Top Ten 2008 Threats

The top ten (twenty, twenty-five…) season doesn’t seem to have finished yet: the latest to cross my radar was something like seven ways of surviving the recession, which I’m sure is of interest to all of us, but not really in scope for this blog.

So here’s a snippet from our 2008 Global Threat Report, which is about to come out, and from which I’ve previously included some tasters here.

Our in-the-cloud threat-tracking system ThreatSense.Net® gives us a way of tracking detections of known threats over months or years (you may have noticed that I referred to it in a previous blog about Conficker/Downadup), so we looked at the top twenty threat detections reported between January and December 2008.

(See table 1 below)

As you’ll have noticed, there are quite a few very similar detections there such as INF/Autorun, INF/Autorun.gen, and Win32/Autorun.KS, or all the Online Games Password stealers, so we consolidated some of them into a single detection category, as we do for our monthly reports, and reduced the resulting detections to a top ten. (Sometimes, less is more. )

In fact, these detections could have been consolidated further – for instance, there’s an overlap between Pacex and gamer password stealers – but we think that the table above gives a pretty good impression of the underlying trends, which seems to us more useful than focusing on  individual variants and sub-families.

The top ten trends are shown in table 2 below.

There’s much more information in the forthcoming report (I’ll link it here when it’s available), but here’s a brief summary of what this table tells us about trends over the past year.

  • Gaming password stealers have the largest volume and percentage share over the whole year, even if we don’t include Pacex.gen detections. Gamers are a very popular target.
  • Malware that uses the Windows Autorun facility as an infection vector (a very broad classification label) runs gaming trojans a close second. Autorun would be a good idea in a better world, but in the one we actually live in, it’s better for most people if it’s disabled.
  • While the general classification of adware covers many distinct programs, the continuing presence of Win32/Toolbar.MyWebSearch and the many variants of the Virtumonde Trojan in the top ten give some idea of the size of the problem.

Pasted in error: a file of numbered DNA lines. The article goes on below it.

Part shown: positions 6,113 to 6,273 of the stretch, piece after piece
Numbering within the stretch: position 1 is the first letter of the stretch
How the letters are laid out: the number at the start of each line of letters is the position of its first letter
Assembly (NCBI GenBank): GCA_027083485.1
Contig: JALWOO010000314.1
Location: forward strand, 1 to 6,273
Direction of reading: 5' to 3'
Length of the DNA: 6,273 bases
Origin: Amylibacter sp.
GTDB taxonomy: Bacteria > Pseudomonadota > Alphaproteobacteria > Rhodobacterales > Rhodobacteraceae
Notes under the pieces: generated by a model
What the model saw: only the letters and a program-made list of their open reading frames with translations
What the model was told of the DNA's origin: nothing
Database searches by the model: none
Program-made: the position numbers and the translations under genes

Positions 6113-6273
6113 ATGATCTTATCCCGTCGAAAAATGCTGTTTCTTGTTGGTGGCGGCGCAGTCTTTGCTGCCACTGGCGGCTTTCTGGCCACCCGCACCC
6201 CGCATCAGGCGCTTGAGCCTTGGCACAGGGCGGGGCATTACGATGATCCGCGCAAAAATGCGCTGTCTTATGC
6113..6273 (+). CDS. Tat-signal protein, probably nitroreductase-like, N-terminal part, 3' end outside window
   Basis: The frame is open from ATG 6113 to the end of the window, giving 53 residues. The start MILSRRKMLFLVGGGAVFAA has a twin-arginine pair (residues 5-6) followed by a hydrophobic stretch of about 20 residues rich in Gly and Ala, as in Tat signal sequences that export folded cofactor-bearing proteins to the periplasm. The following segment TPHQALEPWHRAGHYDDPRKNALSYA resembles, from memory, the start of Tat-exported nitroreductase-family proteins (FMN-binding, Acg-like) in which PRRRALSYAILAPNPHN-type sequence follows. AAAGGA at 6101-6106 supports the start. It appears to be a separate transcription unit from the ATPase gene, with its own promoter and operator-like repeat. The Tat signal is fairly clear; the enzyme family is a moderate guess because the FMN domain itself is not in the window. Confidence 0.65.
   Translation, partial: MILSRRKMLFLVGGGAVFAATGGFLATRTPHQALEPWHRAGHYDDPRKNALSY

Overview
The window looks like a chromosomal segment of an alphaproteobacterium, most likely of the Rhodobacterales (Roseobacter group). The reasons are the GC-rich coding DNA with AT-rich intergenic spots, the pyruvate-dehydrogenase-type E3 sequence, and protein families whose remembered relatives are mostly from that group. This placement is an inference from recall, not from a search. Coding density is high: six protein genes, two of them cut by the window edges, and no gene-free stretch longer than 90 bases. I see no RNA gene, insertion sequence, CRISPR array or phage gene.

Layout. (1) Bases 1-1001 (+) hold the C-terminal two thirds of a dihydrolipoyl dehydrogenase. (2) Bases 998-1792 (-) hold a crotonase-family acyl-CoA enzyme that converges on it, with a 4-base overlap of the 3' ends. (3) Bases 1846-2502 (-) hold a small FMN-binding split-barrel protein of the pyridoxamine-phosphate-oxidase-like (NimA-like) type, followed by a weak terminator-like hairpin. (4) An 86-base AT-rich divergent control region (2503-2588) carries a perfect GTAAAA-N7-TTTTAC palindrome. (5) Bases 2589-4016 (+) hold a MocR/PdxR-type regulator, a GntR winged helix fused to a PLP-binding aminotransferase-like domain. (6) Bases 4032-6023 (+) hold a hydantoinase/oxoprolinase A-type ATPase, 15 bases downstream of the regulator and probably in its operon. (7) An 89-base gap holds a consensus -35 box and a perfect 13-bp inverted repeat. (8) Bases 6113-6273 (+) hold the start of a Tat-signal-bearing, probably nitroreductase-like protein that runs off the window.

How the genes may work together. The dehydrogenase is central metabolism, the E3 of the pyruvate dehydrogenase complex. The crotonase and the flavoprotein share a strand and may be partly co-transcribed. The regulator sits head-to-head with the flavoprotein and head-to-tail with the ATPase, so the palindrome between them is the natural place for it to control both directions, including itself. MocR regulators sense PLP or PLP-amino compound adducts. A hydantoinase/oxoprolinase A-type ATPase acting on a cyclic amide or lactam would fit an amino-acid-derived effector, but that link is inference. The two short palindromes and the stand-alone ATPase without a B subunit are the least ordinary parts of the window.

• The GetCodec downloader and associated threats continue to be a major presence. This testifies to the continued success of social engineering of the “click here and install this program so that you can view this highly desirable content” genus.
  • Data theft through PC compromise is one of the most consistent aims of the malware author, as the Win32/Agent group of Trojans indicates.
  • The continuing presence of advanced detections like INF/Autorun, Win32/Statik and Win32/Genetik in the top ten testify to the continuing need for sophisticated heuristics to flag the presence of new malware that doesn’t resemble known malware closely enough to be identified using an existing family identifier.

Table 1: Top 20 Detections

Malware Detection Name Detections % of total detections
Win32/PSW.OnLineGames.NMY

22990746 

6.69%
INF/Autorun.gen  13827373  4.03%
INF/Autorun  10593305  3.08%
Win32/Toolbar.MyWebSearch  8921028  2.60%
Win32/Pacex.Gen   8620971  2.51%
Win32/PSW.OnLineGames.NMP  6713116  1.95%
WMA/TrojanDownloader.GetCodec.Gen 5685400 1.66%
WMA/TrojanDownloader.Wimad.N   5218889 1.52%
Win32/PSW.OnLineGames.NNU  5096504  1.48%
Win32/Agent   4859566 1.41%
Win32/Adware.Virtumonde   4588952 1.34%
Win32/AutoRun.KS  4087011  1.19%
Win32/Genetik  3828021  1.11%
Win32/Qhost  3717897  1.08%
Win32/Statik   3244414 0.94%
Win32/TrojanDownloader.Murlo.NN   3140400 0.91%
Win32/Agent.AJVG 2900763  0.84%
Win32/HackAV.G  2305628  0.67%
Win32/PSW.OnLineGames.ODJ   2270310  0.66%
Win32/Patched.BU  2254901  0.66%

Table 2: Top Ten Trend Detections

Malware Detection Name Detections % of total detections
Win32/PSW.OnLineGames            37070676 10.78%
INF/Autorun   28507689    8.30% 
WMA/TrojanDownloader.GetCodec.Gen 10904289        3.18% 
Win32/Toolbar.MyWebSearch      8921028  2.60% 
Win32/Pacex.Gen          8620971    2.51%
Win32/Agent     7760329    2.25%
Win32/Adware.Virtumonde 4588952 1.34% 
Win32/Genetik   3828021   1.11% 
Win32/Qhost     3717897   1.08%
Win32/Statik    3244414 0.94%

David Harley BA CISSP FBCS CITP
Director of Malware Intelligence

Author David Harley, ESET

  • http://www.eset.bg ESET BG

    Great post, thanks for sharing it with us.

    Hope to see more of those on this blog. Also would like to get info from here about the latest news in the industry.

  • http://www.smallblue-greenworld.co.uk David Harley

    Thank you! :)

    There will certainly be more of these. We’ll see what we can do about industry news. Some people get cold shivers if we mention other companies too much, but as researchers, we’re very aware that some of our competitors are also co-members of a community. I might come back to this theme tomorrow. ;-)

  • http://www.eset.ie Urban Schrott

    Hi. Good one! Mind if we re-use?

    Also….have you got this one on your radar?
    http://www.pcadvisor.co.uk/news/index.cfm?newsid=109653

    Regards,
    U.

  • http://www.smallblue-greenworld.co.uk David Harley

    Thanks, Urban!

    You’re very welcome to re-use. :)

    We’re well aware of Waledec. In fact, Pierre-Marc blogged on December (see http://www.eset.com/threat-center/blog/?p=273) about its resemblance to Storm. I’m up to my ears in other stuff today, but we’re probably overdue to revisit Waledec here, in view of the use of inauguration-related social engineering. I’ll try to get back to it soon.

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